Tag Archives: Lichfield

Syndicating Customisable Hyperlocal Blog Content

Background

I recently described how I have started writing for the B44 hyperlocal blog, with a post about election leaflets:

'Election Leaflets' post on The B44 blog

After posting that, I realised that it fitted will with an idea I’ve been mulling over for some time: the syndication of hyperlocal blog content, with, critically, scope for customisation to suit various local audiences.

I mentioned on Twitter that my post could be reused, and re-written , under a CC-BY-NC-SA license. In other words, that’s Creative Commons, attribution (“BY“) required, Non-Commercial, Share-Alike.

A couple of my followers said that they would like to reuse it. After some cajoling, was the first to do so, amending and reusing my post on the ‘Visit Burslem’ blog:

'Election Leaflets' post on Burslem blog

Note how she changed the fourth paragraph to refer to the Stoke-on Trent North wards. For good measure, she also reused my post on the ‘Social Stoke’ blog, but due to an accident of electoral geography, without needing further changes:

'Election Leaflets' post on the Stoke blog

Then, after much further cajoling, Philip John used my post on the Lichfield Blog. He not only changed my fourth paragraph, but prepended a couple more of his own:

'Election Leaflets' post on The Lichfield Blog

Discussion

To my mind, this exercise raises several questions.

Primarily, do hyperlocal bloggers want to use content like this?

There’s certainly a lot of satisfaction to be had by seeing one’s own work published; is there less satisfaction when adapting something written by someone else? Does that matter? Is that why Philip wrote additional paragraphs? Doesn’t he have enough to do?

Why didn’t more hyperlocal bloggers reuse my post?

Was it insufficiently interesting, or badly written? Surely not! Perhaps they didn’t know about it?

Do hyperlocal blog readers mind seeing re-used content?

I’d suggest not — I contend that many such readers only read one hyperlocal blog. It’s only those of us fascinated by the hyperlocal blogging phenomenon who would be reading blogs about Great Barr (B44), Burslem and Lichfield. And providing there is openness about the source, and what’s been done, where’s the problem?

How can we do this better?

How can we let hyperlocal bloggers know when suitable content is available? Can we automate the process? Can, and should, we clearly delineate the parts which are intended to be localised? Can we find some way to export, from the original post, the tags, so that re-users can modify them? Can we export whole posts (retaining HTML markup) from one WordPress bog (be it wordpress.com or a self-hosted wordpress.org installation) and have it imported into another (ditto)? What about other platforms?

What license should be used?

CC-BY-NC-SA was perhaps too restrictive; on the other hand, can this model be monetised? Is there sufficient content of this type to make that worthwhile? Would press officers start to supply pre-written content? Would that be a good thing, or bad?

As usual, your comments — especially, but not only, if you’re a hyperlocal blogger — would be welcome. And you’re still welcome to reuse my post.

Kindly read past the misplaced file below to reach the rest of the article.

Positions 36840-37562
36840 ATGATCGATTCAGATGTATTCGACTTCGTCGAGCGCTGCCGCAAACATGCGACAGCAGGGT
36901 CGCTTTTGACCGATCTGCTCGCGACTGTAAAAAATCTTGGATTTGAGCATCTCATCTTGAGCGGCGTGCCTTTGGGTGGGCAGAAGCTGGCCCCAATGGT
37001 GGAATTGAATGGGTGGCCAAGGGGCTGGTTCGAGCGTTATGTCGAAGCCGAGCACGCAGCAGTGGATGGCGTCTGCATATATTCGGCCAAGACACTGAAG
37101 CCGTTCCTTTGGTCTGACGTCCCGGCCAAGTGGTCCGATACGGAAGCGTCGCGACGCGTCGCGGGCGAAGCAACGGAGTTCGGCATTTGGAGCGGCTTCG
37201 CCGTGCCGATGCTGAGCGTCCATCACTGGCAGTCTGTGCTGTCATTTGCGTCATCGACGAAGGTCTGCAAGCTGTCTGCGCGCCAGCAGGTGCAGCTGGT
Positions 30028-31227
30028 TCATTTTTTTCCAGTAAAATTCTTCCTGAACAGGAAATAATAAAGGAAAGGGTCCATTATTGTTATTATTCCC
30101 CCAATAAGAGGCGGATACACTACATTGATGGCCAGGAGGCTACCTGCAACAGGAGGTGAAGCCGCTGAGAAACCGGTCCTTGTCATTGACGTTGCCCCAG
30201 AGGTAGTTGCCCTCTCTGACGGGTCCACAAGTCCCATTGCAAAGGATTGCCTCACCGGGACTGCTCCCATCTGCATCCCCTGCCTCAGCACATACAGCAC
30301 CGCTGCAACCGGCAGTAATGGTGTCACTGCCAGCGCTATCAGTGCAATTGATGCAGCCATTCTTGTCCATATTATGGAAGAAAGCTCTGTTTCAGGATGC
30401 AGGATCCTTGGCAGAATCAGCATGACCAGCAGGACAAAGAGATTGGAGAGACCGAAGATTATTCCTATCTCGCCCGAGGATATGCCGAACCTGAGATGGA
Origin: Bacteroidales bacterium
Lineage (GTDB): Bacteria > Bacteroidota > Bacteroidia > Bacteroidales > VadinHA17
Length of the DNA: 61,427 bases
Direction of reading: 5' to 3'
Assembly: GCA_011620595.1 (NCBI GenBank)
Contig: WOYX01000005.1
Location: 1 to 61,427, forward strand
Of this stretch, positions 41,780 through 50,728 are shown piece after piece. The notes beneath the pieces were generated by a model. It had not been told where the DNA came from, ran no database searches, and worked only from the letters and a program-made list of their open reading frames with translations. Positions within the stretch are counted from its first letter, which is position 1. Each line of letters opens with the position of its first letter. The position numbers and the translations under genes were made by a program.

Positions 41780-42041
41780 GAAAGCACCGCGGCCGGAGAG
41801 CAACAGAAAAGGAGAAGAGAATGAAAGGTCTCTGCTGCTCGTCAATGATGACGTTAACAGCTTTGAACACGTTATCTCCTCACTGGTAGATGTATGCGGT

Footnote

Clare and Philip are both good friends. Please read my comments about them as the good-natured teasing they are. I trust they’ll forgive them, and my using them as unwitting guinea-pigs.

Footnote 2

Read about my new freelance career as an advisor on on-line communities and related issues.

My Open Data Challenge to UK Local Government: a Wikipedia Page for Every Council

At yesterday’s excellent West Midlands “Open Data: Challenges & Opportunities” event, hosted by the West Midlands Regional Observatory, Chris Taggart (), who runs the very useful Openly Local website, aggregating data about councils and their elected members, mentioned the problems he has extracting linked data about councils from Wikipedia, via DBPedia, because Wikipedia tends to conflate places with their local authorities.

See, for example, the Wikipedia article on the Metropolitan Borough of Dudley; or those on , which (at the time of writing) has only a small section on its town council and Lichfield district (so a challenge there for Stuart Harrison, , and his colleagues!); and compare them with the separate articles about and ; or , the , and . The former, all-on-one-page, pattern is far more common. (Disclosure: I created some, and have edited all, of those articles.)

I suggested at the event that this problem could be solved if staff from each UK council simply started a Wikipedia article about their council, where none already exists.

As each UK council is, inherently, (to use the Wikipedia jargon) notable, there should be no issue with this, provided that they are mindful of Wikipedia’s policy on conflicts of interest (which explicitly allows for such editing), and the requirement that articles maintain a neutral point-of-view, and be referenced. Short “stub” articles can be created in the first instance.

(If council staff are hesitant to do so themselves, then I can help to pair them up with volunteer Wikipedia editors who will assist them, or create articles directly.)

Update: Added Dudley & Lichfield district examples.